As financial strain continues to ripple across the higher ed landscape, below is another in a series of round-up articles of colleges and universities imposing financial cuts in recent days.
Numerous institutions, including several in the Midwest, announced their plans leading into the Thanksgiving holiday.
University of Nebraska at Lincoln
The flagship research university detailed its plan last Tuesday to cut $12 million to eliminate a structural deficit from its 2024 budget.
The plan includes cutting nearly $3 million in administrative costs by eliminating numerous vacant positions and ending state funding of several others. Another $2 million would come from what the university calls “instructional efficiency,” including reducing course sections—and therefore funding—for adjunct instructors and student teaching assistants. About $800,000 would come from ending state support for centralized diversity, equity and inclusion efforts.
And about $2.5 million would result from savings from not filling vacant faculty positions, in addition to “planned separations and retirements.”
The Lincoln Star-Journal reported that cuts to the university’s College of Arts and Sciences would mean that its state-aided budget would have fallen by 14 percent, or more than $9.5 million, since 2019.
University of Nebraska at Kearney
Another campus in the University of Nebraska System announced just before Thanksgiving that it would make a series of “strategic budget cuts” in response to a $58 million shortfall the system projects by 2025.
Officials at Kearney said they would cut 24.5 faculty positions and nine degree programs: bachelor’s degrees in business intelligence, geography, geography and geographic information sciences, a geography teaching degree, music theatre, recreation management, recreation, outdoor and event management, and theatre.
The university also imposed a hiring freeze covering 77 positions, among other cuts.
“These are undoubtedly challenging times, but we are taking decisive action to position UNK for the future,” Douglas A. Kristensen, the chancellor, said in a news release. “We have conducted a comprehensive review of our degree programs. Consequently, some programs will be phased out or restructured to better serve the evolving needs of our students and community.”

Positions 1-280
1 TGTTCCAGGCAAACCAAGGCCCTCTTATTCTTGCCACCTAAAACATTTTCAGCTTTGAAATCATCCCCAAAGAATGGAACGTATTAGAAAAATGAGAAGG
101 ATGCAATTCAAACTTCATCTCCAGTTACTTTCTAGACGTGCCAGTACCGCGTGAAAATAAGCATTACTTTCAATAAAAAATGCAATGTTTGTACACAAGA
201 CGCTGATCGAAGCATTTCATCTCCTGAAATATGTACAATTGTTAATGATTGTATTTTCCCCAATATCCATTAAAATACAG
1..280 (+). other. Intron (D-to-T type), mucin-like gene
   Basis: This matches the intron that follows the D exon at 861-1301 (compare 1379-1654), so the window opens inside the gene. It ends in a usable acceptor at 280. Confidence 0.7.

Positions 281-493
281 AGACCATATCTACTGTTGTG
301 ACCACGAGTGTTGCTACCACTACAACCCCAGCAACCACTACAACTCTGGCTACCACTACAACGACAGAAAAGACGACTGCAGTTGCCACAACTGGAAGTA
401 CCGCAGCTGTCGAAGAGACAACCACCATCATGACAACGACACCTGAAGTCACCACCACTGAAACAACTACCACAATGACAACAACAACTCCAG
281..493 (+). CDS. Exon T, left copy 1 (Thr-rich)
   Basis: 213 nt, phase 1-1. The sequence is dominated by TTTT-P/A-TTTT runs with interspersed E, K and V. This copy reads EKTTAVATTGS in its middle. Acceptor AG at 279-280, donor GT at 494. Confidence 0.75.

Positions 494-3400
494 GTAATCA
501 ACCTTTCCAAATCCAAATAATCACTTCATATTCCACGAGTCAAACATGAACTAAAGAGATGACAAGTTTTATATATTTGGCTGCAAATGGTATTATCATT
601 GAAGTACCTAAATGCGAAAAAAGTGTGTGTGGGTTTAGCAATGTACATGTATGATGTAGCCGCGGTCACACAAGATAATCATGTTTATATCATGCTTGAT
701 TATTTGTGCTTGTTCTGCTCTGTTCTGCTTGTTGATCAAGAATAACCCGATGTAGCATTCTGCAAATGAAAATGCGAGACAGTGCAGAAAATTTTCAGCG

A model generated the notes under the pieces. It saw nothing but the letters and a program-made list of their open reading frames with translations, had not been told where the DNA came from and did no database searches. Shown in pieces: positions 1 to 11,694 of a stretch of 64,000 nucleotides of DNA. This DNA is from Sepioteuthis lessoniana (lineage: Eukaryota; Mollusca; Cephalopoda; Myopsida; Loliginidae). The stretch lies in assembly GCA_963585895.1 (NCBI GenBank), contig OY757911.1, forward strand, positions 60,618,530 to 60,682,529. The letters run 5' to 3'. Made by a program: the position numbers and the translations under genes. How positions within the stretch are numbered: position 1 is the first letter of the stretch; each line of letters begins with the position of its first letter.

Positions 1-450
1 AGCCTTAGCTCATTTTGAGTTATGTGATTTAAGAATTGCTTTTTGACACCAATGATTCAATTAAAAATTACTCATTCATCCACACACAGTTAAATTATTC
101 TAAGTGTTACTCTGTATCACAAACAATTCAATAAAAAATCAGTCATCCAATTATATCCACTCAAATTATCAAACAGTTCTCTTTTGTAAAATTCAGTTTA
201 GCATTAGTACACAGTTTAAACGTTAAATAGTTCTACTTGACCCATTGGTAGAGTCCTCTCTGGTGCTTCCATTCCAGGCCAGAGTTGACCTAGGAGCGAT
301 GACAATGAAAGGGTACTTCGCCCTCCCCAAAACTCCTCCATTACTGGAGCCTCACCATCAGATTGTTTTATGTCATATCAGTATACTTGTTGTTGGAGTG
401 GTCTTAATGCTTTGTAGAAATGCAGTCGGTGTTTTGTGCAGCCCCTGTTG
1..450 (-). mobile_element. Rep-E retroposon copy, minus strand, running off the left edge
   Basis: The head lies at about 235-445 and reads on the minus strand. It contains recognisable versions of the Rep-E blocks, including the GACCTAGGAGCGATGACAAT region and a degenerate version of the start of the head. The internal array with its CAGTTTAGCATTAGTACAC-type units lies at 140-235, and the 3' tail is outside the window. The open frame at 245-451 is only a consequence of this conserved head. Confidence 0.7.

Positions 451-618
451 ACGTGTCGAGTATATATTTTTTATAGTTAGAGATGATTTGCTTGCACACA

A statement released by unions at Nebraska’s public universities criticized state officials for failing to support the institutions and forcing a gutting of their budgets.
Oklahoma Christian University
The private nonprofit university is eliminating its graduate school of theology as a part of larger budget cuts tied to enrollment declines, the Christian Chronicle reported.
The publication cited a written statement from Oklahoma Christian’s provost, Brian Starr, stating that an enrollment decline required “restructuring some areas of academics, including sunsetting the Graduate School of Theology program.”
Other affected institutions include:
Baldwin-Wallace University: The private nonprofit institution in Ohio faces a nearly $20 million budget deficit, far larger than the $3 million deficit it thought it had, Cleveland Scene reported. The student newspaper, The Exponent, has published a series of articles about the university’s deficit and its plan to merge schools, among other steps, in response.
Drake University: The Iowa private nonprofit university will face a budget deficit of $10.3 million by 2026 and needs to make cuts beyond those already imposed for the 2024 academic year, Iowa Capital Dispatch reported.
The news service linked to a draft of minutes from a Nov. 8 Faculty Senate meeting that stated: “Considering enrollment challenges across the country, … the cuts that have already been made, and the cuts we plan to make, we are at the point where we have to cut academic programs. This will start with a streamlining of the curriculum and a reduction of adjuncts and overloads.”
Lakeland Community College: The community college near Cleveland is eliminating 25 jobs on top of another 30-plus employees who accepted voluntary buyouts, WKYC reported. “These are difficult decisions, but they are necessary to balance the budget as Lakeland, along with colleges across the nation, deals with the reality of lower enrollment,” Jerrie Lee Rispoli, said in a television statement. “As stewards of the institution, the board has a responsibility to ensure the long-term sustainability of the college.”